most people, I like Google. My browser opens to Google’s news
page; I do dozens of Google searches every day. I trust Google,
I like the company’s goal of accumulating all of the world’s
knowledge for easy access by anybody, and if Google’s making
any money off of me, it sure isn’t coming directly out of
my pocket. I’m in favor of Google’s library project, where
it’s digitizing the world’s great libraries; I love its recently
acquired troublemaker, YouTube.
At the same time, there’s a lot about Google that’s starting
to scare the bejesus out of me. The company’s mission statement
says things like, “You can make money without doing evil.”
That’s all well and good; I suppose you can. But there’s an
inherent conflict between that statement and any corporation’s
fundamental, overarching goal of maximizing its shareholders’
wealth. Mission statements are nice, but corporations have
no souls, no consciences. They’re money-making machines, and
only as altruistic as their boards, acting for the sole benefit
of shareholders, allow.
And even if the corporate mission stays pure, the goal of
accumulated information is starting to run smack into our
traditional ideas of personal privacy. If Google can know
everything and post it on the Web, it can know and post everything
For instance, Google holds on to your search information.
Ostensibly, this information is used to refine its search
engines, to help direct targeted advertising (which is one
reason it looks free to the rest of us), and to prevent fraud
and abuse. It’s also held in response to increasing governmental
pressure for search engines to retain such information for
purposes of “data-mining” or, at the very least, something
to look at pursuant to a search warrant—i.e., the Feds’ snooping
on you, on the off chance you’re thinking about blowing up
a bridge or something.
If you use Gmail (I don’t, and won’t), then Google has all
your emails. If you use all the new on-line apps, where you
can do all your word processing, spreadsheets, and everything
else using Google servers instead of your own computer, Google
has everything you generate. And now Google is acquiring a
company called DoubleClick, the cookie generator that for
years has been tracking your online activities and selling
that info to advertisers. So Google will have a mass of information
about not only what you’re done with Google, but with everybody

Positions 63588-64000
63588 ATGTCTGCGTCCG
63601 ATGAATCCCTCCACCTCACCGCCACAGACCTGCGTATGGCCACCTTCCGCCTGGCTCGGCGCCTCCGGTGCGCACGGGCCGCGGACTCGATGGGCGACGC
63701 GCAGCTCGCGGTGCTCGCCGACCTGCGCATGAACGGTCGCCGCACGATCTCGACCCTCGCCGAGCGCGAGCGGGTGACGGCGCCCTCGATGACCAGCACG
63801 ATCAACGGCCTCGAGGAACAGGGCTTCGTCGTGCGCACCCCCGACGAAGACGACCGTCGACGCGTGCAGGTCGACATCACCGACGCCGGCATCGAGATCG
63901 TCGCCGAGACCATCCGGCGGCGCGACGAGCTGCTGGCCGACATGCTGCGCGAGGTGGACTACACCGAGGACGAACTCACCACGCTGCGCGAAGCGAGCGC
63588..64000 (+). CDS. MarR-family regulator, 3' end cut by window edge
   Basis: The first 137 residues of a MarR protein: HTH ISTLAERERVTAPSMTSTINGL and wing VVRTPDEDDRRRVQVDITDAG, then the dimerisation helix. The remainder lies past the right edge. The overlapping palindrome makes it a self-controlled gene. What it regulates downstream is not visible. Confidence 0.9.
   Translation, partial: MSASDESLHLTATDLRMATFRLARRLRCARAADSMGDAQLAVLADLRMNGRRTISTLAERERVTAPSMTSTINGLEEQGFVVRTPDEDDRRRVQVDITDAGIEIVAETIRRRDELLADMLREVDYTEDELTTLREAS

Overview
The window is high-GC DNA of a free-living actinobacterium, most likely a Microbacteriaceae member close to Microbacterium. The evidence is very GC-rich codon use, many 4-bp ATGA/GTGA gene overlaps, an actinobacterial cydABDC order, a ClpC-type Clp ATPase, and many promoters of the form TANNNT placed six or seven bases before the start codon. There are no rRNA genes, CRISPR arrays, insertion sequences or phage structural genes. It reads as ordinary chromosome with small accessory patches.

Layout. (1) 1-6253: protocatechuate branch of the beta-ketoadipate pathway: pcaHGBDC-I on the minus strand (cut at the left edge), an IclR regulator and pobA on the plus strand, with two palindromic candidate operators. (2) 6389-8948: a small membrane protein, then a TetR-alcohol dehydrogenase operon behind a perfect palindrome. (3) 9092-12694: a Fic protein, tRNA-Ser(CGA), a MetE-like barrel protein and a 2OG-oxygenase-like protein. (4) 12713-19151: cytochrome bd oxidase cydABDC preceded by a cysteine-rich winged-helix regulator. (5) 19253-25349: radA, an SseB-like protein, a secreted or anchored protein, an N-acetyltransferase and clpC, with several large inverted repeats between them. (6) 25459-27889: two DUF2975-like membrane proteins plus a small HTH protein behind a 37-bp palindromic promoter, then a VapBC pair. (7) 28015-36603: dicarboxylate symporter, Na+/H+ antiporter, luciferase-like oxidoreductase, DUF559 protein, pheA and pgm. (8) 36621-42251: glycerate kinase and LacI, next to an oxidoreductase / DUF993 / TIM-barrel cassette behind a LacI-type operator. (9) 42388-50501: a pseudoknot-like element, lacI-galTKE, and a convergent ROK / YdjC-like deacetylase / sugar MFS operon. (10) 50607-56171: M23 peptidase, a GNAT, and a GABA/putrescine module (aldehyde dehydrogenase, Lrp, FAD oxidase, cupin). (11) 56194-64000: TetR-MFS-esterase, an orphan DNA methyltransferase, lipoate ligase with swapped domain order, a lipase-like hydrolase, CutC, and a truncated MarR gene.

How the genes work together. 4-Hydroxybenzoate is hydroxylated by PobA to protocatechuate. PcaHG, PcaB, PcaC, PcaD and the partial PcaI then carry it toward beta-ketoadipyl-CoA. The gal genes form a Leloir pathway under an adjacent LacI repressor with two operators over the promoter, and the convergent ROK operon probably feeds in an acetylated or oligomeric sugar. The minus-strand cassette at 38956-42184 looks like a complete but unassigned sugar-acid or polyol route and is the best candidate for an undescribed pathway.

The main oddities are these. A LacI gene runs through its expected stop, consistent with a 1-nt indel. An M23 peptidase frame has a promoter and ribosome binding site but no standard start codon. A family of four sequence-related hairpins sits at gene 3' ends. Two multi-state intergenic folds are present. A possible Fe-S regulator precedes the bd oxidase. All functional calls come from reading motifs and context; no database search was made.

If this sounds scary, it’s because it is scary. Think
about what a profile of your Internet browsing history says
about you. Now think about what might happen if that information
winds up in the hands of strangers. Now do the same with your
e-mails, IMs, and most anything else you do on your computer.
Gather all this up in one place, and you have not only a lot
of your stuff, but a remarkably accurate roadmap of your brain.
And all this stuff is one bullet-proof subpoena or one killer
hack or hostile corporate takeover away from seeing the light
of day. Yikes is right.
Various theorists observe blithely that traditional notions
of privacy are going to have to give way to technological
advances, and people are just going to have to get accustomed
to it. But it seems to me that people ought to know what they’re
giving away before it’s gone, and of course that’s just not
happening. It’s possible that you’re reading this and thinking
“Holy moley,” (or perhaps something a little more colorful)
because you’re hearing about this for the first time in plain
English. And the reason for that is because Paris Hilton’s
imprisonment and Hillary’s new campaign song are more important
than your privacy, at least as far as the media’s concerned.
Privacy has always been a difficult subject with people. The
combination of “I haven’t got anything to hide” and the notion
that privacy is a shield for illegal or at least unseemly
behavior always rattles the gates of your right to be you,
without surveillance or interference. And, obviously, every
time the Department of Homeland Security announces that it
has heroically snared some hapless losers who think they’re
gonna pose as pizza-boys and shoot up an Army base, everybody
thanks their lucky stars we’re all being monitored.
Throw into the mix, Bush, Gonzalez, and especially Roberts,
Alito, and Scalia, and it’s enough to scare you off the Internet
entirely. But that’s not gonna happen, because the Internet
has become as important to our basic ability to function as
Maybe it’s time to reread Huxley and Orwell, to pay attention,
and start watching the watchers. If only we weren’t all so
And you really wanna freak? Go to Google Maps, zoom
in on a big city, and click on a street. Go ahead. Maybe you’ll
see somebody you know.
Rapp is an intellectual-property lawyer with offices in Albany
and Housatonic, Mass. He teaches art-and-entertainment law
at Albany Law School, and regularly appears as part of the
Copyright Forum on WAMC’s Vox Pop. Contact info can
be found at www.paul rapp.com. Comments about this article
can be posted at rapponthis .blogspot.com.